January 04, 2010 - 10:36am EST by
2010 2011
Price: 5.80 EPS nm nm
Shares Out. (in M): 43 P/E nm nm
Market Cap (in $M): 250 P/FCF nm nm
Net Debt (in $M): 0 EBIT 0 0
TEV (in $M): 250 TEV/EBIT nm nm

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Long Siga Technologies ($5.80)


Siga represents an interesting investment for the current environment and a compelling risk/reward.  I am not a biotech expert, and came across the name looking at defense companies...and think it is more a defense play than a biotech although there is a free call on a biotech portfolio.  Siga has an interesting history.  They have a backlog of drugs/vaccines designed to combat infectious diseases especially ones that might be used in biological warfare.  They have some promising drugs for diseases like Denge fever - which the WHO is seemingly focused on.  I have no strong view on what the value of that pipeline is, and I don't think you have to worry about it to invest here (it's a free option).


One drug that Siga does have is ST-246.  ST-246 is the only proven cure for smallpox.  We stopped vaccinating people against smallpox in 1972, and as a result, much of the world population is no longer resistant.  The release of any amount of smallpox as part of a terrorist plot or otherwise, would have devastating consequences.  It's not worth going through the history of smallpox - but it has devastated entire populations throughout history and given our modern world travel it would represent a global catastrophe within a very short time frame.  In fact the NIH believes smallpox has killed more people than all over infectious diseases combined.  As part of our government's effort to stockpile drugs for our biodefense - a government entity was set up and funded called BARDA to spearhead this effort.  BARDA realizes that smallpox is one of the largest threats we are currently unprepared for.  Looking at the vaccination process, including the public resistance and the logistical issues of the swine flu epidemic, vaccination after a release of smallpox somewhere would be less than ideal and almost impossible to implement as a preventative measure.  In addition, the smallpox vaccine carries with it serious side effects and significant risks that dwarf any issue people had with the swine flu vaccine.  As such, BARDA has put out an RFP to stockpile a smallpox cure (link):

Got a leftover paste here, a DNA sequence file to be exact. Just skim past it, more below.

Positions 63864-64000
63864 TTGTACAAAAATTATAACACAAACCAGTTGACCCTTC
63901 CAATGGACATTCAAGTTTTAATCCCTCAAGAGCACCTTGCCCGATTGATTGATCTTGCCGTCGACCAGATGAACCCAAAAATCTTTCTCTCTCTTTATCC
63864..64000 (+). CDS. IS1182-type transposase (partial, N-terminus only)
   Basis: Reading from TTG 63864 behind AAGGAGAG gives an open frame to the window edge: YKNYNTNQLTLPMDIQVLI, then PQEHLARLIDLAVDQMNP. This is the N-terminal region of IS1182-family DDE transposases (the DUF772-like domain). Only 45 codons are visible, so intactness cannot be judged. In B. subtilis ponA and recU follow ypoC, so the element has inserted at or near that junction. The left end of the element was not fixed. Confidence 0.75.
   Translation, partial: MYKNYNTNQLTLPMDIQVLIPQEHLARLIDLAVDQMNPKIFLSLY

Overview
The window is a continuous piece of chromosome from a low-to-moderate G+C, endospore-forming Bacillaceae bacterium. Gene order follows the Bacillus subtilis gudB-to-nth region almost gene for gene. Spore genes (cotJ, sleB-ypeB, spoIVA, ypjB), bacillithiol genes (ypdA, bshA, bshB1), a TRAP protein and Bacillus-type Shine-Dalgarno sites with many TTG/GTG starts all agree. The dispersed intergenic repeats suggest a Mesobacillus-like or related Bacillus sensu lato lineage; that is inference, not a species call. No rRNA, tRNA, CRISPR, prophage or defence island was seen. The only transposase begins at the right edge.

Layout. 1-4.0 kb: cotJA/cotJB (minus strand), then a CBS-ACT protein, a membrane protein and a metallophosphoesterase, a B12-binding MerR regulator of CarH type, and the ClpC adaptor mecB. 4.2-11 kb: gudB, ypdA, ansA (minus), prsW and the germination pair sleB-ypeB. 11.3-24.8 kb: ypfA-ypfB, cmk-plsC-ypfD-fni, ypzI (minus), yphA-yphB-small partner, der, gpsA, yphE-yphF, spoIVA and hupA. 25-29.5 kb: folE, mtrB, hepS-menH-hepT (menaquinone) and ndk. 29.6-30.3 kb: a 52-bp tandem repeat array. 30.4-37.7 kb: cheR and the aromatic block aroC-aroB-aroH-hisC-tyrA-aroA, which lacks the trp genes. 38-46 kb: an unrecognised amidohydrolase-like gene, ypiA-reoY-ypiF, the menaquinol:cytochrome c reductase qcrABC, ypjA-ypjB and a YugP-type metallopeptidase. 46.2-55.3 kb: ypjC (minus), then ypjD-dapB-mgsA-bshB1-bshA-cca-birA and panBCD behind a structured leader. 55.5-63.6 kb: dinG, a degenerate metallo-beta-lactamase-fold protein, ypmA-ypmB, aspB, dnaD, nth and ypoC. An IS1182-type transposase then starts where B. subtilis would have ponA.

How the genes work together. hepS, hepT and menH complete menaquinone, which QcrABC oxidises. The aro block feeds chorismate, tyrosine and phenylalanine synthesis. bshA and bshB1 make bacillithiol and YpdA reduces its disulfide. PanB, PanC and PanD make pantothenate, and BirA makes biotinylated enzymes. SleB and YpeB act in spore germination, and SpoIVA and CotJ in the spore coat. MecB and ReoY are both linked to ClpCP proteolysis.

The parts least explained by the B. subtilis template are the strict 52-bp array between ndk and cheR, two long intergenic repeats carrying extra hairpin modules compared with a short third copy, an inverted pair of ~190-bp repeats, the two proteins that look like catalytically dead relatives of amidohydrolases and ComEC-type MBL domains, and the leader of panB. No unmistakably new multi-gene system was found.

It contemplates and initial order of 1.7 million doses with potential follow-up orders of 12 million doses.  All of which would then need to be replenished overtime as the stockpile ages (unclear what the shelf life is - seems about 3 years).  In addition, an order by the US would most likely be met with orders by other countries (Canada, Israel, etc) as well as by the WHO.  Dr. Rose, the CEO talked about $300/dose being a conservative estimate for a "fair price."  The cost of making the drug is minimal - margins likely in the 90+% range.  So the initial 1.7 million order could be worth $500+ million conservatively.  The more likely scenario seems maybe north of $300/dose given the discussion below, and then there is the addition 12 million doses BARDA wants as well as the International/WHO opportunity and the perpetuity of restocking the inventory overtime.  That gets you a multi-billion dollar revenue opportunity and one that will need to be replaced/reordered every few years.  Its not hard to come up with a $30+ ($50+?) stock price - and perhaps more and that is not valuing the non-ST-246 portfolio.  There is downside only if the world decides it doesn't want to be protected from a potential smallpox threat - which given even recent events (terrorism, pandemics) to me seems unlikely.